Norman Wooland


Wikipedia entry:

Norman Wooland (16 March 1910 – 3 April 1989) was a British character actor who appeared in many major films, including several Shakespearean adaptations.

During World War II he was a junior radio announcer, reporting the news for the BBC His acting break came when he played Horatio in Laurence Olivier‘s Hamlet (1948), and in which his “fine work” was noted by The New York TimesThen came Catesby in Olivier’s film of Richard III, and Paris in Romeo and Juliet (1954). He also had supporting roles in Quo Vadis (1951), Ivanhoe (1952), Background (1953), The Guns of Navarone (1961), Life for Ruth (1962) and International Velvet (1978).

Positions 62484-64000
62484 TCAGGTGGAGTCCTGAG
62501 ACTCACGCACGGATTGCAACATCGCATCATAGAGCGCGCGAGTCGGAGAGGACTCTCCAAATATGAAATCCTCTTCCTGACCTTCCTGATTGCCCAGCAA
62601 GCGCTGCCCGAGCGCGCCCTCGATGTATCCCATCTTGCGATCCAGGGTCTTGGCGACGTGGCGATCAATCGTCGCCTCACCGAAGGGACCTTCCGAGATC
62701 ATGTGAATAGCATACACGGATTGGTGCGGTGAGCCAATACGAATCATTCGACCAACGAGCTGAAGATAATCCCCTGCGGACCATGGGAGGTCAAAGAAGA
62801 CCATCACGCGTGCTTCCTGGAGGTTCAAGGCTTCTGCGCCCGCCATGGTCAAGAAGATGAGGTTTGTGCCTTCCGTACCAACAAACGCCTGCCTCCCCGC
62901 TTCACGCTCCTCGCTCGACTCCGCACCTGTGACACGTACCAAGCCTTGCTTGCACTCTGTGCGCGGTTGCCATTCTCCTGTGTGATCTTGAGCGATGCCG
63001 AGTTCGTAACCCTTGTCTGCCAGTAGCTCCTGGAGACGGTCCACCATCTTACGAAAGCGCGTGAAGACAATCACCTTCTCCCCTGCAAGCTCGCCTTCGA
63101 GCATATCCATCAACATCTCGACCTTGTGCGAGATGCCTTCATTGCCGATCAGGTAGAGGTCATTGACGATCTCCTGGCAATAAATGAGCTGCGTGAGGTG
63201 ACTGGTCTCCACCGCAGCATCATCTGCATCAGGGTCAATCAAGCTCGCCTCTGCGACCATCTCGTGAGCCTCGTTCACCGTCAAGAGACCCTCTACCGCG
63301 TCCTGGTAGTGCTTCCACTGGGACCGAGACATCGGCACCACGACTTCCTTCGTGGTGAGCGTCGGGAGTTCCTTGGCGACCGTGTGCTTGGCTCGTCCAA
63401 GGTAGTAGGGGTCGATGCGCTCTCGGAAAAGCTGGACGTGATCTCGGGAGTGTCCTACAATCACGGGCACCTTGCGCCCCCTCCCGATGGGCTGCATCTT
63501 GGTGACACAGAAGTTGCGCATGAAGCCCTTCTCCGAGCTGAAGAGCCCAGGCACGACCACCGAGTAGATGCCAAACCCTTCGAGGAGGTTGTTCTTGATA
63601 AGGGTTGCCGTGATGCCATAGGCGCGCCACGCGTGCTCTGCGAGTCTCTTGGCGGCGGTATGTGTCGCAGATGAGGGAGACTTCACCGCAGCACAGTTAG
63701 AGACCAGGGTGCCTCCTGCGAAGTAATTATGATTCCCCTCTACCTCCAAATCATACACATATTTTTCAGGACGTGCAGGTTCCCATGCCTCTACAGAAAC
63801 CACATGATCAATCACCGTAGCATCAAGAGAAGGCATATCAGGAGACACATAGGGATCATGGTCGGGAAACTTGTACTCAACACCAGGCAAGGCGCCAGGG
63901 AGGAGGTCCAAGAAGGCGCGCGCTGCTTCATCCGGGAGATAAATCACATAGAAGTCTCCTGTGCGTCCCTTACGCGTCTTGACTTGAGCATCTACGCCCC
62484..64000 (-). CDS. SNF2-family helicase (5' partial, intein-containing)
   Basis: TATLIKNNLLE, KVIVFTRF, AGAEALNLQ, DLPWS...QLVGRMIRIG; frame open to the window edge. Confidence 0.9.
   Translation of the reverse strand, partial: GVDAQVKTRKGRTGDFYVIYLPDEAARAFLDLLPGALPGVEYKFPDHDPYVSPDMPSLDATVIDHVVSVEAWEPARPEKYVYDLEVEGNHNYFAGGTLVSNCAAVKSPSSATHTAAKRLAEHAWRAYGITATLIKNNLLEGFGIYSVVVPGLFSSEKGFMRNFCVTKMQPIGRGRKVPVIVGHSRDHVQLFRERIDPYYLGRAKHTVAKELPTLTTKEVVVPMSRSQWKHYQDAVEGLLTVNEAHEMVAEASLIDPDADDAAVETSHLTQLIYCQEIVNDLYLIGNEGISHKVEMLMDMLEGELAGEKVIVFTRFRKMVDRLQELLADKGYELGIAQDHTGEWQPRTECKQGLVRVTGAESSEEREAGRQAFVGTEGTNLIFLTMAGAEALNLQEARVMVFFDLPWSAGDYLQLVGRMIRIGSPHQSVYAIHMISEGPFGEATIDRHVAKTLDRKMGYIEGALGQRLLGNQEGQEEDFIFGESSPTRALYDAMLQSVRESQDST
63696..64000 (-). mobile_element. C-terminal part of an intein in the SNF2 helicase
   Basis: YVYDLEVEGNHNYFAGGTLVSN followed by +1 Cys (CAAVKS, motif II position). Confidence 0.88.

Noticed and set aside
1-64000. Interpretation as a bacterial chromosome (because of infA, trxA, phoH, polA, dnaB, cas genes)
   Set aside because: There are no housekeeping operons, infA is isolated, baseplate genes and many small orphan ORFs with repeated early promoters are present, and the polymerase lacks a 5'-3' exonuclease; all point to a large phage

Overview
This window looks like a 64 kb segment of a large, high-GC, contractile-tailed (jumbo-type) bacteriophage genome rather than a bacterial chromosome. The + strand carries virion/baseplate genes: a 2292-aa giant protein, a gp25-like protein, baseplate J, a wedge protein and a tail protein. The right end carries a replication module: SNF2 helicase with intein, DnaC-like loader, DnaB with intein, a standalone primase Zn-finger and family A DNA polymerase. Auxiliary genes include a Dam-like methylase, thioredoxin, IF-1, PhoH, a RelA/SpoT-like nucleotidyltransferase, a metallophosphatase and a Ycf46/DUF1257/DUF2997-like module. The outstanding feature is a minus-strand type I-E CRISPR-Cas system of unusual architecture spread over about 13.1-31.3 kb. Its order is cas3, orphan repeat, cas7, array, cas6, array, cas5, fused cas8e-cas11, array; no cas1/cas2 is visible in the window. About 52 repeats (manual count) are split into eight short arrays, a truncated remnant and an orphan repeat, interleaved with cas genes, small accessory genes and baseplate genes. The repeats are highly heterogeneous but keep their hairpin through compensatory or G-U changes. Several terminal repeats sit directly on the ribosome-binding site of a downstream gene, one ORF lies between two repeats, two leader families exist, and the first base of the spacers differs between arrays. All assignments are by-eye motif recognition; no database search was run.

A classical stage actor who enjoyed modest film stardom in the late 1940s and 1950s, the good-looking, somewhat unassuming British actor Norman Wooland also worked extensively on radio and television in a career that spanned six decades. Born to British parents in Dusseldorf, Germany on March 16, 1910, he was educated in England and started out in local theatre during his teen years. He went on to earn strong notice in repertory as a regular performer in Stratford-on-Avon Shakespearean productions. Appearing in “The Merchant of Venice” by the age of 16, he graced a number of pre-WWII plays including “When We Are Married” (1937), “Time and the Conways” (1938) and “What They Say” (1939). He joined the BBC in 1939 and spent six years as a radio commentator.

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